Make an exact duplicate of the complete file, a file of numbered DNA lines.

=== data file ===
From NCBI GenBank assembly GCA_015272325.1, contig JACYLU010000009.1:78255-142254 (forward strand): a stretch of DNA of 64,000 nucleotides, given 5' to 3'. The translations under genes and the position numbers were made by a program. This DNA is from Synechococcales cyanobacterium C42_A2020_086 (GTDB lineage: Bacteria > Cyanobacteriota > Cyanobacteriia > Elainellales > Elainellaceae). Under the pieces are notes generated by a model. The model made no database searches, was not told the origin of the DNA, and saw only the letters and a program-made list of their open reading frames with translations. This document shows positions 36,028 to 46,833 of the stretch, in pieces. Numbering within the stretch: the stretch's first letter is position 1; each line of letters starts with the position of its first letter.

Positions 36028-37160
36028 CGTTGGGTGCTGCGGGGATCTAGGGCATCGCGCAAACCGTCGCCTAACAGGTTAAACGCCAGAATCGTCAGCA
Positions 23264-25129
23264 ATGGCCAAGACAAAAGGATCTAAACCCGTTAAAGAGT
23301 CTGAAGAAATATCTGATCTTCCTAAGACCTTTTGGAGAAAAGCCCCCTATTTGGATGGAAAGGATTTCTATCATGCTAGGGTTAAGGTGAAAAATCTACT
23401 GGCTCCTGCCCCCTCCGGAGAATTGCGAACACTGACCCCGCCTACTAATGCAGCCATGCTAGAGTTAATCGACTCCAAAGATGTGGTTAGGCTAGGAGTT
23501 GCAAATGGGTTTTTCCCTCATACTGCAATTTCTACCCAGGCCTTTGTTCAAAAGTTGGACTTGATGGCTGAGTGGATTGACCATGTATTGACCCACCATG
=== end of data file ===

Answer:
From NCBI GenBank assembly GCA_015272325.1, contig JACYLU010000009.1:78255-142254 (forward strand): a stretch of DNA of 64,000 nucleotides, given 5' to 3'. The translations under genes and the position numbers were made by a program. This DNA is from Synechococcales cyanobacterium C42_A2020_086 (GTDB lineage: Bacteria > Cyanobacteriota > Cyanobacteriia > Elainellales > Elainellaceae). Under the pieces are notes generated by a model. The model made no database searches, was not told the origin of the DNA, and saw only the letters and a program-made list of their open reading frames with translations. This document shows positions 36,028 to 46,833 of the stretch, in pieces. Numbering within the stretch: the stretch's first letter is position 1; each line of letters starts with the position of its first letter.

Positions 36028-37160
36028 CGTTGGGTGCTGCGGGGATCTAGGGCATCGCGCAAACCGTCGCCTAACAGGTTAAACGCCAGAATCGTCAGCA
Positions 23264-25129
23264 ATGGCCAAGACAAAAGGATCTAAACCCGTTAAAGAGT
23301 CTGAAGAAATATCTGATCTTCCTAAGACCTTTTGGAGAAAAGCCCCCTATTTGGATGGAAAGGATTTCTATCATGCTAGGGTTAAGGTGAAAAATCTACT
23401 GGCTCCTGCCCCCTCCGGAGAATTGCGAACACTGACCCCGCCTACTAATGCAGCCATGCTAGAGTTAATCGACTCCAAAGATGTGGTTAGGCTAGGAGTT
23501 GCAAATGGGTTTTTCCCTCATACTGCAATTTCTACCCAGGCCTTTGTTCAAAAGTTGGACTTGATGGCTGAGTGGATTGACCATGTATTGACCCACCATG